The order to dismiss, issued by Judge Beth Labson Freeman of the Northern District of California, found that:
Google “operates the Google Play store from which software applications (‘apps’), including video games containing Loot Boxes, may be downloaded. Google does not create the video game apps or Loot Boxes. Plaintiffs nonetheless allege that Google violates state consumer protection laws by offering video games containing Loot Boxes in its Google Play store and profiting from in-app purchase of Loot Boxes.”
Thus, any action questioning the so-called gambling mechanics in these apps should be directly submitted to the publishers or developers.
As a result of the dismissal, the court found that:
“Google cannot be held liable for merely allowing video game developers to provide apps to users through the Google Play store, as ‘providing third parties with neutral tools to create web content is considered to be squarely within the protections of § 230.’”
In plain English, this means Google — serving as the platform in which third-party activity occurs — is protected under Section 230. One more legal ruling further reaffirms this sentiment.
A state judge in Delaware dismissed a defamation lawsuit filed by former Trump campaign operative Carter Page. Page sued Verizon Media and several of its current and former properties for defamation for various media reports that described his connections with an FBI investigation into Russian interference during the 2016 election. In the trial, a judge ruled earlier that Page failed to demonstrate evidence of defamation or falsified information written in the articles that outlets like Huffington Post published.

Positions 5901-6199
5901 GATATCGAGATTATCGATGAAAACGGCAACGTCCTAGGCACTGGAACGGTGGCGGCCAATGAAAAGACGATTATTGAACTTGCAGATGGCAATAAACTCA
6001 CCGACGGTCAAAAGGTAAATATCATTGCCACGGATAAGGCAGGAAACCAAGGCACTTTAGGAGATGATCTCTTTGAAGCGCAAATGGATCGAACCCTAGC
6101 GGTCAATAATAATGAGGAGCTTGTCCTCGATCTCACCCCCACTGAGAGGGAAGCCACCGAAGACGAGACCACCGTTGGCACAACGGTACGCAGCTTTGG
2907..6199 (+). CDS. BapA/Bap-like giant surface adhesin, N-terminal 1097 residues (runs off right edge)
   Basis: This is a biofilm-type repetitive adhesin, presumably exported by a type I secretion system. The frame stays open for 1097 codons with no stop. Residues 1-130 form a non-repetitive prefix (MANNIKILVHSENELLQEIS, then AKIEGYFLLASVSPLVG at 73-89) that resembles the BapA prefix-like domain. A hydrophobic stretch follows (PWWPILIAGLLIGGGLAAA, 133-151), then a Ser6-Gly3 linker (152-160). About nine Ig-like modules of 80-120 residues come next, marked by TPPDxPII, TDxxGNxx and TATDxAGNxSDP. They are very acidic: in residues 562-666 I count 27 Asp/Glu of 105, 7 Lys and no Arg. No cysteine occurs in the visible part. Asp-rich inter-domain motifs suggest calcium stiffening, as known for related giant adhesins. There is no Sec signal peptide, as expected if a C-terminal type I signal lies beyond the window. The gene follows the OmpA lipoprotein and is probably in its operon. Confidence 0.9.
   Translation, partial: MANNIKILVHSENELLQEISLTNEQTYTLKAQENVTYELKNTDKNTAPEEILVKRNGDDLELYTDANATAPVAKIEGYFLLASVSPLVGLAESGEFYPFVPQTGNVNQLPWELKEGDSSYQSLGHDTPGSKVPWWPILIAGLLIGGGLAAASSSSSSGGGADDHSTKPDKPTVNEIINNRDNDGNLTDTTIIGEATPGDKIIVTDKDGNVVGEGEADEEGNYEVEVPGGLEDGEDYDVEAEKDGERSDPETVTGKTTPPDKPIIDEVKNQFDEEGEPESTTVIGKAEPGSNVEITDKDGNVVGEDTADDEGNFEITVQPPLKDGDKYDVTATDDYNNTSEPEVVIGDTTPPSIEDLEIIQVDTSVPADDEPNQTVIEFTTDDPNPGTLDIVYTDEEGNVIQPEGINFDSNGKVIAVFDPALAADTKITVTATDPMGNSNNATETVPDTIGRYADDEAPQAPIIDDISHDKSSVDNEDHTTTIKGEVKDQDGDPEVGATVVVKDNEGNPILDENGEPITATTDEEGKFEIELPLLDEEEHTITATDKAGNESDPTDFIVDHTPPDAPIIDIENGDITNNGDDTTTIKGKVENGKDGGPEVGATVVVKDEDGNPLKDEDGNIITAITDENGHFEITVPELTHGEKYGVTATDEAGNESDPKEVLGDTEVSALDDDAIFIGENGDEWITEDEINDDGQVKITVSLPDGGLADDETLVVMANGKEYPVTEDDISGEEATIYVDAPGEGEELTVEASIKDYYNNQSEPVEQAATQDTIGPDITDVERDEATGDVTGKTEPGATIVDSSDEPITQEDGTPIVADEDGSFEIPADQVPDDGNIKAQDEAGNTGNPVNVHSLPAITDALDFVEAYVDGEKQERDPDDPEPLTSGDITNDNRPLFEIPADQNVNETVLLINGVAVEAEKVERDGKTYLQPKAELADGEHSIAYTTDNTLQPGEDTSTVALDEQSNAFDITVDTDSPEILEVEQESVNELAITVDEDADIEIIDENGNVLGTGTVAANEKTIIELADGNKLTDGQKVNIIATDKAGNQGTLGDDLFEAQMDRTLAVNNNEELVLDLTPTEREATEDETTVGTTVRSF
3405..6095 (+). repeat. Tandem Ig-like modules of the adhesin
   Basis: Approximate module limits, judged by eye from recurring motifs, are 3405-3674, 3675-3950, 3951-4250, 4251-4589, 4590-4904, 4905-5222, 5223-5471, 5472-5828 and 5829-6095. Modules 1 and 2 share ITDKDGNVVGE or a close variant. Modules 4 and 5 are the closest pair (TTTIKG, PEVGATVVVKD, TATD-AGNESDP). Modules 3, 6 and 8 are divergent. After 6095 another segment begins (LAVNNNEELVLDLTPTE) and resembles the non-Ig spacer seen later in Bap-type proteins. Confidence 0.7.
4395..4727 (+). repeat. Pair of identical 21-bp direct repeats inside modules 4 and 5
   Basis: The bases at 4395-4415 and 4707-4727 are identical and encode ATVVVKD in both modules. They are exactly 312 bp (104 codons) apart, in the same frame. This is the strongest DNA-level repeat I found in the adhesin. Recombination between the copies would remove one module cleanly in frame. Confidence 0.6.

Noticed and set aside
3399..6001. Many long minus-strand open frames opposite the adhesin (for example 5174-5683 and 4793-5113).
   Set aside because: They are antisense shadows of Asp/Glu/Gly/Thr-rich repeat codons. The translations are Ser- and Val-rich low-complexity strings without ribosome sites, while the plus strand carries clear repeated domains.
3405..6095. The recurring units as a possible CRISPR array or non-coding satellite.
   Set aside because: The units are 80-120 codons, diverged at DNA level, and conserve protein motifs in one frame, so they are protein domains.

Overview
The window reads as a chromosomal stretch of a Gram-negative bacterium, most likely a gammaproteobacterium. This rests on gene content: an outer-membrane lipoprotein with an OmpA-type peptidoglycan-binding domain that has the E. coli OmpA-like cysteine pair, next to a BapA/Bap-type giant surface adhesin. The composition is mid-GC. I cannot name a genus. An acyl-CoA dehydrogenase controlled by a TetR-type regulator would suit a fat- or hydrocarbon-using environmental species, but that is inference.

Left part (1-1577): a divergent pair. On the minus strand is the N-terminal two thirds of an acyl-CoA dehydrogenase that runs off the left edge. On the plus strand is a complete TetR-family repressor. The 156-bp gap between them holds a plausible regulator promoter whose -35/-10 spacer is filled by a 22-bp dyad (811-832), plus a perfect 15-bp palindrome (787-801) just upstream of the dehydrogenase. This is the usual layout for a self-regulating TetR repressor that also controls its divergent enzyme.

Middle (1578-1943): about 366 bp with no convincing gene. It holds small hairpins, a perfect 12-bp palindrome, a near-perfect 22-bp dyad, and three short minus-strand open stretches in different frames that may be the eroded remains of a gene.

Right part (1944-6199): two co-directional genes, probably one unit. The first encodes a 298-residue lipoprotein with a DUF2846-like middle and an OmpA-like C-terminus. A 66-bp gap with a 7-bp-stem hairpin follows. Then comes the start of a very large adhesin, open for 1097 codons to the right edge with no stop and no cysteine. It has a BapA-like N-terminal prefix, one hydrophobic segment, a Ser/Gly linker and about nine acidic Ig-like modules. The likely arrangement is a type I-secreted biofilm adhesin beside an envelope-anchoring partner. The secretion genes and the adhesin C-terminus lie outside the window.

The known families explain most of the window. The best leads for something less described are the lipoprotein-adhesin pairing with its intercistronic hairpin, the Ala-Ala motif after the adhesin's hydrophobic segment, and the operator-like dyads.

As a result, the lawsuit was thrown out. Seven of the articles in question were contributed by outside parties, thus holding Huffington Post and other media platforms shielded from undue liability under Section 230. An Associated Press report noted the legal holding, that the liability shield under Section 230 preempts Delaware law and Page’s lawsuit, isn’t controversial by any means.
With regards to this ruling, the state courts similarly favored existing federal case law and U.S. code. Considering all three of these cases, the sentiment is that Section 230 provides a viable safe harbor that applies to more than just NSFW content and social media.
As I’ve previously noted, the bipartisan opposition to Section 230 in its current form stems from — what I view — a misunderstanding of the law’s intention and practice. Take the SAFE TECH Act, for instance. This proposal, introduced by Senate Democrats, assumes that the power of Section 230 undermines efforts to conduct antitrust enforcement actions and to enforce aspects of criminal law. But that line of reasoning is unnecessarily biased and places in the mind of average Americans that all firms that rely on the internet economy are sketchy, shadowy enterprises with no face or humanity.
The cases discussed here show that, concerning the courts, Section 230 is applied to hold third-party speakers accountable for their actions — not the platforms where those speakers’ content is published and distributed.
If a user on a platform was caught distributing illicit content like images depicting unlawful sexual exploitation, that individual would be held liable for all associated civil and criminal penalties. The issue seems to be the assumption that all content creators on any given platform are bad actors. That’s not the case, and it’s marginalizing when anti-porn activists assume as much.